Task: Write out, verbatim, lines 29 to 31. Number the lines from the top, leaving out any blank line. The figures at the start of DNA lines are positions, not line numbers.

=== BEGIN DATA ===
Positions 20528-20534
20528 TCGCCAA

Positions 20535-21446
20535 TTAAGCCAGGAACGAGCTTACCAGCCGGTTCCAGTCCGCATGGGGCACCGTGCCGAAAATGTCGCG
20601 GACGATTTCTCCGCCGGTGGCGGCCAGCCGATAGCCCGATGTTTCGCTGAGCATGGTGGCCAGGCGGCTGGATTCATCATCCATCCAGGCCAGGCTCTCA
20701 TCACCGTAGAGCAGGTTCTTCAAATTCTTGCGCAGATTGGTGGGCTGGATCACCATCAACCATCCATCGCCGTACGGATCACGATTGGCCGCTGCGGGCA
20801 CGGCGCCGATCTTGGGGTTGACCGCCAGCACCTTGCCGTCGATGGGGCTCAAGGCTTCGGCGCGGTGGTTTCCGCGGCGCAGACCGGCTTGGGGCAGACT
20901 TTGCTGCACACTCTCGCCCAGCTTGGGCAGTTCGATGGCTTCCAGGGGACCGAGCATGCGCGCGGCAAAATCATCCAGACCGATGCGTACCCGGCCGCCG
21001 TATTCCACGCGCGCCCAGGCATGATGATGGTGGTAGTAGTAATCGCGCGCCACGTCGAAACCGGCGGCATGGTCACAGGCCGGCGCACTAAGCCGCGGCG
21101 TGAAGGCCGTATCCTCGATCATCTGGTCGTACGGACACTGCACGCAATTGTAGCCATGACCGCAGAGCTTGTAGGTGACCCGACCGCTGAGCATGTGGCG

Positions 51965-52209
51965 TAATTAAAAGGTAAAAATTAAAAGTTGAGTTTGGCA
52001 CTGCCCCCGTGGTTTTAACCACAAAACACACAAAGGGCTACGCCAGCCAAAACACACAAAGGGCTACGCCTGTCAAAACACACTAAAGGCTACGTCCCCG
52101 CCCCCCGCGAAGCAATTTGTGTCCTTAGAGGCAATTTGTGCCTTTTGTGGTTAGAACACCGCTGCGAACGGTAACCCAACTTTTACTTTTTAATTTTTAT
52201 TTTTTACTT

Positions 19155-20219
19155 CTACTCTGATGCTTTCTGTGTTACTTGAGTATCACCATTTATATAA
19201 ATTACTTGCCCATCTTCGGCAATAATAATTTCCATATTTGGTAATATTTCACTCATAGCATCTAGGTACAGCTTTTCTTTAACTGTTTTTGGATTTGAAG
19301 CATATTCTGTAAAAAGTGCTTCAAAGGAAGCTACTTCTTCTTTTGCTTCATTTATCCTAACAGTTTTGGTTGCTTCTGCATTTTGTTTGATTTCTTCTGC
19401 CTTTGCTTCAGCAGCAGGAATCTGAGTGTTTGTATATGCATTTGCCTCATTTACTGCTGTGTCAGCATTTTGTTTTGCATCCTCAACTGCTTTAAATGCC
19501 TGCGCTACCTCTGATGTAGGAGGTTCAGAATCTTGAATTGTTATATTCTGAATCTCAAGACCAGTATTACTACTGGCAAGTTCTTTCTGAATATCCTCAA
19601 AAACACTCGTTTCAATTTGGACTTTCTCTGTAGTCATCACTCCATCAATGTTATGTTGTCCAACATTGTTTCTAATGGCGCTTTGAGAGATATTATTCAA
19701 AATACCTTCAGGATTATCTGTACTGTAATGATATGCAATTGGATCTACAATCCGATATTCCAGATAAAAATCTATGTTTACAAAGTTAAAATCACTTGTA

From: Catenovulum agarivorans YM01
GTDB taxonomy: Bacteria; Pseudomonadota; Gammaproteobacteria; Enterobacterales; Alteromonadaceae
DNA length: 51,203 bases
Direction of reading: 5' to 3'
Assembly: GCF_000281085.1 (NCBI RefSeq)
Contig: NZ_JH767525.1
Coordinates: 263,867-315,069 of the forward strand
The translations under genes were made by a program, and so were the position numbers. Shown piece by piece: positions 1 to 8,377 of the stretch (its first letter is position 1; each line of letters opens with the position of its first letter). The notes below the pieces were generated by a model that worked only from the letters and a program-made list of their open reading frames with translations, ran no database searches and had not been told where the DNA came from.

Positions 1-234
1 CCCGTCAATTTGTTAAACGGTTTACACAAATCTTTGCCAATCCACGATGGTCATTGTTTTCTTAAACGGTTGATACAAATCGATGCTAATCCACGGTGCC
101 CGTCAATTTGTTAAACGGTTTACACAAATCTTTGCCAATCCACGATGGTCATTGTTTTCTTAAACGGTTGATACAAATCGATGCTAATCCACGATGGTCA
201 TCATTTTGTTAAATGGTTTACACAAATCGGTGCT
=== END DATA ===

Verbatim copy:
Contig: NZ_JH767525.1
Coordinates: 263,867-315,069 of the forward strand
The translations under genes were made by a program, and so were the position numbers. Shown piece by piece: positions 1 to 8,377 of the stretch (its first letter is position 1; each line of letters opens with the position of its first letter). The notes below the pieces were generated by a model that worked only from the letters and a program-made list of their open reading frames with translations, ran no database searches and had not been told where the DNA came from.